These 3 isometric kettlebell exercises build strength and stability all over — while barely moving

Woman holding a kettlebell in a racked position against her shoulder, smiling, against a white back drop
(Image credit: Getty images)

These three isometric kettlebell exercises help you build strength and stability — while barely moving. You only need one kettlebell and these three holds to work your entire body, which makes them good as a warm-up for strength training programs, a workout finisher, or a short exercise circuit. 

The exercises were posted to the Critical Bench YouTube channel. If you haven’t heard of an isometric exercise before, this is a move that places the muscles under tension without moving the joints, like a plank hold.

No planks here though: just three testing kettlebell holds designed to fire up your muscles and deliver a burn in less than 10 minutes. Remember to warm up your muscles before every workout (I recommend grabbing one of the best resistance bands to help), and if you’re a beginner to exercise or returning from injury, consult a doctor or personal trainer first.  

Woman performing a push-up and woman performing a kettlebell swing

(Image credit: Getty/ Future)

Zach Zenios, one of the Critical Bench trainers, recommends performing each exercise for 10 seconds with a short rest between each one, building up to a 30-second hold per exercise as you develop strength, stability, and muscle endurance. 

Beginners could add these three holds into your workout regime to build strength and skills that transfer across to other exercises. Regardless of your ability, these are some of the best exercises to develop hip strength, grip, and forearm strength, which could improve your squat, deadlift technique, and more. 

The exercises are:

Bottoms-up hold

The kettlebell bottoms-up hold is accessible for all levels, but if you have a weak grip, use a light kettlebell until you develop your technique. You can learn more about how to hold a kettlebell properly here. Zenios also recommends adding marches or walks to make this one more challenging. 

Hack squat hold

During the hack squat, keep your spine tall and avoid leaning forward — you want to aim for a vertical descent into the squat with heels together and toes pointed outward, activating your glutes properly for the squat. The hack squat horizontal arm position will work your shoulder muscles hard, requiring plenty of stability to keep the kettlebell in front of your chest. Grip it like a handbag and breathe!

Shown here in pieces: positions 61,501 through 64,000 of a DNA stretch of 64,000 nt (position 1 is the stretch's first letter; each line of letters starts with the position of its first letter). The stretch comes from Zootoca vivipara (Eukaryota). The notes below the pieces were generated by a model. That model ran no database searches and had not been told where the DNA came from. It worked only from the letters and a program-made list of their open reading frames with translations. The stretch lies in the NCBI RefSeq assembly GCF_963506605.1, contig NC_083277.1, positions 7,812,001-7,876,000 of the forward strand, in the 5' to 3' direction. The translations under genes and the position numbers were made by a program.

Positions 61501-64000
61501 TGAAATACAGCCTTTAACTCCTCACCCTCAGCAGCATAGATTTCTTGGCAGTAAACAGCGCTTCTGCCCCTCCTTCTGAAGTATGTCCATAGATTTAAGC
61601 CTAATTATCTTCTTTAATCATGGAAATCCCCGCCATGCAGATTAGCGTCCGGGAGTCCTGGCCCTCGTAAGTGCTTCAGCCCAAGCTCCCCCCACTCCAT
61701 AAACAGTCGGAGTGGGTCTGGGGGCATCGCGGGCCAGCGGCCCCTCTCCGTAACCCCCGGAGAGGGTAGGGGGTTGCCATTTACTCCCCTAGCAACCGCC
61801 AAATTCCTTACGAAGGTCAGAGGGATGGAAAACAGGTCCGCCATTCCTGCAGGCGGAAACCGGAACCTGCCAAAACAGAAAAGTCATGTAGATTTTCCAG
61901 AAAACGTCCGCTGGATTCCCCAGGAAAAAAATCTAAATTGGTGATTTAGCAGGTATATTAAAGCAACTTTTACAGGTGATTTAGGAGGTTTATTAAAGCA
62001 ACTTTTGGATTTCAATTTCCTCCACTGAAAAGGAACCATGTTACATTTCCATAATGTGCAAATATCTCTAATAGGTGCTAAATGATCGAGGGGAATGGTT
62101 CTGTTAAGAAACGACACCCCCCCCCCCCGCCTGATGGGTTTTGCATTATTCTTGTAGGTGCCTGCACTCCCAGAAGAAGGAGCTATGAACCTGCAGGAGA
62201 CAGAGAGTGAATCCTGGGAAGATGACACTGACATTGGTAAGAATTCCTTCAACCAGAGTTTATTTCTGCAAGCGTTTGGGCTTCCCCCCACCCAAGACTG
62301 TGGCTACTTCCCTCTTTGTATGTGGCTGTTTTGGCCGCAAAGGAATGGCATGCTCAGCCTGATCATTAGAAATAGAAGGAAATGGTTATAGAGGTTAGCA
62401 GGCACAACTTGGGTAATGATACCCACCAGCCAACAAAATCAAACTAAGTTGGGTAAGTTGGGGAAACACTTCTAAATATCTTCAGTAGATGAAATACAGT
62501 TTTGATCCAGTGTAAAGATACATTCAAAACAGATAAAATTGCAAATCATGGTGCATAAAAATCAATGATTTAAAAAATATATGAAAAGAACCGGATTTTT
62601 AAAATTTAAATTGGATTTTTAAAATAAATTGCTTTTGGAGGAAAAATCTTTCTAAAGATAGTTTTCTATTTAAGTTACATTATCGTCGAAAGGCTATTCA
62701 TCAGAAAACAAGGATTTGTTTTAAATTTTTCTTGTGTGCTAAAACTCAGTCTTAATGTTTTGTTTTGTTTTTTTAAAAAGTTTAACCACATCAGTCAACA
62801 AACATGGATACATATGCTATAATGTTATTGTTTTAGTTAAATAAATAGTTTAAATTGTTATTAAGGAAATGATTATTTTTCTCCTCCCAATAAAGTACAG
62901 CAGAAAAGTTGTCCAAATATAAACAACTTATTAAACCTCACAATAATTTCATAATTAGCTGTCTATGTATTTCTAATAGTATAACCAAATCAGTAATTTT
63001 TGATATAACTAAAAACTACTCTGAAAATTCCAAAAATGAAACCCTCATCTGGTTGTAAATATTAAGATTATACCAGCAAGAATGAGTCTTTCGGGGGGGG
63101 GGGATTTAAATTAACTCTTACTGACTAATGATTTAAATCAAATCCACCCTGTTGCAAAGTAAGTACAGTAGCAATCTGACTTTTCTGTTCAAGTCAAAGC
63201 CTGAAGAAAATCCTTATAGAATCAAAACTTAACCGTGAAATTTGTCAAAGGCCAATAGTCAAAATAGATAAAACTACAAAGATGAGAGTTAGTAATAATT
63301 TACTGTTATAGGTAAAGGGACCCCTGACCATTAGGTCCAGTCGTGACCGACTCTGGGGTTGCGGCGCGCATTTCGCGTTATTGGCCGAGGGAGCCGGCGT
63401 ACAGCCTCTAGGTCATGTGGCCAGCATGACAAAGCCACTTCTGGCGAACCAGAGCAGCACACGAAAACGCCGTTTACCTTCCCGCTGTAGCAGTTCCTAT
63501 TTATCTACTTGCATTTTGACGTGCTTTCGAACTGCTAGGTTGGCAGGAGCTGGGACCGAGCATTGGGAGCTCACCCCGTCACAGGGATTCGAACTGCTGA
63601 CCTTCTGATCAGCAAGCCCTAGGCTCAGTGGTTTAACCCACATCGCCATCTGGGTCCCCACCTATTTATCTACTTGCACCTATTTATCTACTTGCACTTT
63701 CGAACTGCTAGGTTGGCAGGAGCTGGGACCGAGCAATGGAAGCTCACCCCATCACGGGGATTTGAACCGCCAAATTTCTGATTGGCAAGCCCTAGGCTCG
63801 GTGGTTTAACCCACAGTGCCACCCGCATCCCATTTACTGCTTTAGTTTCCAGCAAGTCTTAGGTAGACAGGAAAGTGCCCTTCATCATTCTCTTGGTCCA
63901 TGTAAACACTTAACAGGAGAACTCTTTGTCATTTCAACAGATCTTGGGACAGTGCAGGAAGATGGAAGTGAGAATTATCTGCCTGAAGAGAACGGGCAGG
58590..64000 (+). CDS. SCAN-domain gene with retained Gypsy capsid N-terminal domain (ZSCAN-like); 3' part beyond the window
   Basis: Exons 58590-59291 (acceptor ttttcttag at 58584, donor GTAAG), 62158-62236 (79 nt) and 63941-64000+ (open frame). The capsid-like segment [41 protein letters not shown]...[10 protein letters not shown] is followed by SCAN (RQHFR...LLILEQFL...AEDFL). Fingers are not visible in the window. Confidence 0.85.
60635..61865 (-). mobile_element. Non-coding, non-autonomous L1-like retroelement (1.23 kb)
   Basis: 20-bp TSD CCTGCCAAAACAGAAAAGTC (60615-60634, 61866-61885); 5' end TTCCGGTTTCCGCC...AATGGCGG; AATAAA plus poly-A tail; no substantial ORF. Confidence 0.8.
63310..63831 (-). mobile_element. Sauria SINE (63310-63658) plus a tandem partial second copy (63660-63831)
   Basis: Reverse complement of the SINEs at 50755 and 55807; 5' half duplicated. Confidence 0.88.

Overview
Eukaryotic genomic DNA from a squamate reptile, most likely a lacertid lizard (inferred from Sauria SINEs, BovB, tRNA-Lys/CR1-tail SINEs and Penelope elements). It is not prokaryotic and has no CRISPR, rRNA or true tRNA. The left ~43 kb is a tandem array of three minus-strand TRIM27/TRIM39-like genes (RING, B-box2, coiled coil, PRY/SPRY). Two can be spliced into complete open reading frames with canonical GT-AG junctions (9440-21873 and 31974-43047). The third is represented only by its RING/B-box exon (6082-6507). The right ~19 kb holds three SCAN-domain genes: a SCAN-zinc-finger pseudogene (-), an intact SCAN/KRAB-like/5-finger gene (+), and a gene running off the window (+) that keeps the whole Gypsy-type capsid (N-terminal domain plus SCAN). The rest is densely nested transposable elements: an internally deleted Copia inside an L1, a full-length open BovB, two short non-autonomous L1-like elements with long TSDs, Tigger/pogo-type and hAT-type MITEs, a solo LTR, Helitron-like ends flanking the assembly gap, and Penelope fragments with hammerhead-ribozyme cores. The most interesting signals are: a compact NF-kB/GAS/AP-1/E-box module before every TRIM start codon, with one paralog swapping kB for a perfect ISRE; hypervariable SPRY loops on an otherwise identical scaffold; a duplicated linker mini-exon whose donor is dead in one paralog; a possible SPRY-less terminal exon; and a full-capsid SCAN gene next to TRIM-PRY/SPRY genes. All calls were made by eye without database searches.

Hip flexor hold

Zenois warns to avoid the hip flexor hold if you suffer from lower back pain and high hip flexion. If you can maintain a neutral spine with no pain, this exercise is brilliant for developing hip strength and is particularly useful for sprinters. Start light and build, keeping your knee bent at hip height, and prepare for shaky leg time. You can also check out these 6 best strength and conditioning exercises for runners here.

I recommend performing each exercise for up to 30 seconds, resting for one minute, then repeating for several rounds. Check the video below for tips on correct form, posture, and what to avoid throughout.

“Isometric exercises place tension on a certain muscle without moving the surrounding joints," Zenios says. "The muscle is contracted and flexed, but there’s no visible joint movement. This is a great way to apply tension to the muscles without going through the full range of motion.”

Research has shown us that isometric contractions are applied during physical therapy, strengthening and stabilizing your muscles and improving endurance without placing high-impact stress on your joints. If you’re not working through an injury with a specialist, I still recommend combining these holds with isotonic exercise (like squats or push-ups) for a well-balanced exercise program.  

Typically, people expect to move during a strength program, so isometric exercises like squat holds or planks are added to circuit training rather than practiced as a standalone session. But these moves are challenging to pull off and work up a sweat without technically moving a muscle. 

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Sam Hopes
Senior Staff Writer - Fitness

Sam Hopes is a level III qualified fitness trainer, level II reiki practitioner, and senior fitness writer at Future PLC, the publisher of Tom's Guide. She is also about to undertake her Yoga For Athletes training course. Having trained to work with mind and body, Sam is a big advocate of using mindfulness techniques in sport and fitness, and their impact on performance. She’s also passionate about the fundamentals of training and building sustainable training methods.  When she's not writing up her experiences with the latest fitness tech and workouts, you’ll find her writing about nutrition, sleep, recovery, and wellness.